Man wants nuclear plant near Bruneau
Idaho-based organizations are skeptical about idea
December 8, 2006
By Ken Dey
Don Gillispie believes he has just the place to start the rebirth of the country’s nuclear energy industry: Bruneau, Idaho.
Gillispie, president and chief executive officer of Alternate Energy Holdings, a small energy start-up company in Roanoke, Va., caused a stir this week among environmentalists and government officials. They learned he had signed a “letter of intent” to build, own and operate the first new nuclear power plant in more than 30 years.
His site? Rural Owyhee County near Bruneau.
Consider this Gillispie’s field of nuclear dreams. Some critics say it’s not much more than that.
“I’m completely flabbergasted,” Dick Reynolds, a Bruneau resident and an Owyhee County commissioner, said Thursday “I think if someone was thinking about this they should have contacted the county before they did a press release.”
Reached at his office this week, the 63-year-old Gillispie said the county commissioners and other state leaders are on his list of people to talk to about his plans.
Gillispie said the plant would be twice the size of the Three Mile Island plant in Pennsylvania that short-circuited the nuclear power industry with its 1979 accident. “It would be the single biggest unit in the United States,” he said.
He has never built a power plant before. He still needs to buy the land and obtain water rights. There’s also the matter of the many permits he would need. If that weren’t enough, Gillispie would have to raise the $1.5 billion to $2 billion he estimates he would need to build the 1,500-megawatt plant, which would provide enough power for 1.5 million homes — or nearly three Idahos.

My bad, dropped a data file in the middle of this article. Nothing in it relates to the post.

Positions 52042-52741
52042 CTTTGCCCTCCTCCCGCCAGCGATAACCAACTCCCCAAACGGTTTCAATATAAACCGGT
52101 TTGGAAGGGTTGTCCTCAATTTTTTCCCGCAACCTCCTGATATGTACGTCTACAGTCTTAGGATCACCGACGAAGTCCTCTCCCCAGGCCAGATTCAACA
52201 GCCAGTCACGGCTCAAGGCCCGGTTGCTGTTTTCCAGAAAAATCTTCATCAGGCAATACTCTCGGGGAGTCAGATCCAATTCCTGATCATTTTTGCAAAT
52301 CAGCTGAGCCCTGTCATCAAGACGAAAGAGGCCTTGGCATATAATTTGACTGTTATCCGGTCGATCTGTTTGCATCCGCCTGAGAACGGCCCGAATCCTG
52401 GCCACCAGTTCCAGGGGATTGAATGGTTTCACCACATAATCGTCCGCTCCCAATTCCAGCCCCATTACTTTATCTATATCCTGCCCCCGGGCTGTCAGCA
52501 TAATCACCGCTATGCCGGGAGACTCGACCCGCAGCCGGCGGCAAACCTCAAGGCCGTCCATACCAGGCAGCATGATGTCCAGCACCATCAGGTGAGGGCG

That’s a tall order for a company that’s been in business only since September and trades its shares on the over-the-counter market — on “pink sheets,” as that market is often called. On Thursday the company’s shares — trading under the symbol AEHI.PK — were selling for 88 cents.
Gillispie’s letter of intent is only an agreement with Robert Sparrow, a retired farmer and inventor in Salt Lake City, to find the land — at least 1,000 acres — that Gillispie’s company would need to build the plant.
Gillispie, who met Sparrow on a trout fishing trip to Boise, said Sparrow shares his desire to rebuild the nuclear power industry as a way to safely meet the nation’s demand for more energy.
“My involvement is to locate the property for him and obtain the water rights,” Sparrow said Thursday. Sparrow declined to disclose the precise location of the land.
“I’ll work with him as long as we can get it done,” Sparrow said. “I think it’s a super idea.”
And Gillispie does havenuclear-power experience. He consulted in the industry and has worked for companies like Duke Energy and the Tennessee Valley Authority. He was a former senior vice president of nuclear assessment programs with the Nuclear Management Co. in Hudson, Wis., which operates seven nuclear power plants.
He counts on his company’s board of directors and others related to the nuclear industry, including James Taylor, the former chief operating officer of the U.S. Nuclear Regulatory Commission.
Still, there is no shortage of skeptics.
Reynolds said he hasn’t seen Gillispie’s proposal, but it seems like “daydreaming.”
Jeremy Maxand, executive director of the Snake River Alliance, a Boise-based organization that calls itself “Idaho’s nuclear watchdog,” doubts the proposal is serious, but says his organization must remain alert.
“Until they have a conversation with someone from Idaho or the county of Owyhee, I don’t think it’s appropriate for them to be announcing that they are two years away from putting a plant in our backyard,” Maxand said.
The proposal highlights the need for Idaho to have siting authority over power plants, Maxand said.
Gillispie is undeterred.
“I have the people and the capabilities to do it,” he said.
He attended a conference on nuclear power in 2001 where everyone was talking about rebuilding the industry but no one was willing to take a chance. “Everyone who talked about it wanted to be second,” he said. Gillispie said he’s willing to be first.
Gillispie said his plant would be a huge boon to Bruneau, creating about 500 jobs. He said he would like to break ground in 2008 and finish building the plant in three years.
“Small towns love these things,” Gillispie said.
Commissioner Reynolds begs to differ.
“I don’t know this for a fact, but most people are not enthused about being in an area where there’s a nuclear plant,” he said.
To offer story ideas or comments, contact reporter Ken Deyat [email protected] 672-6757.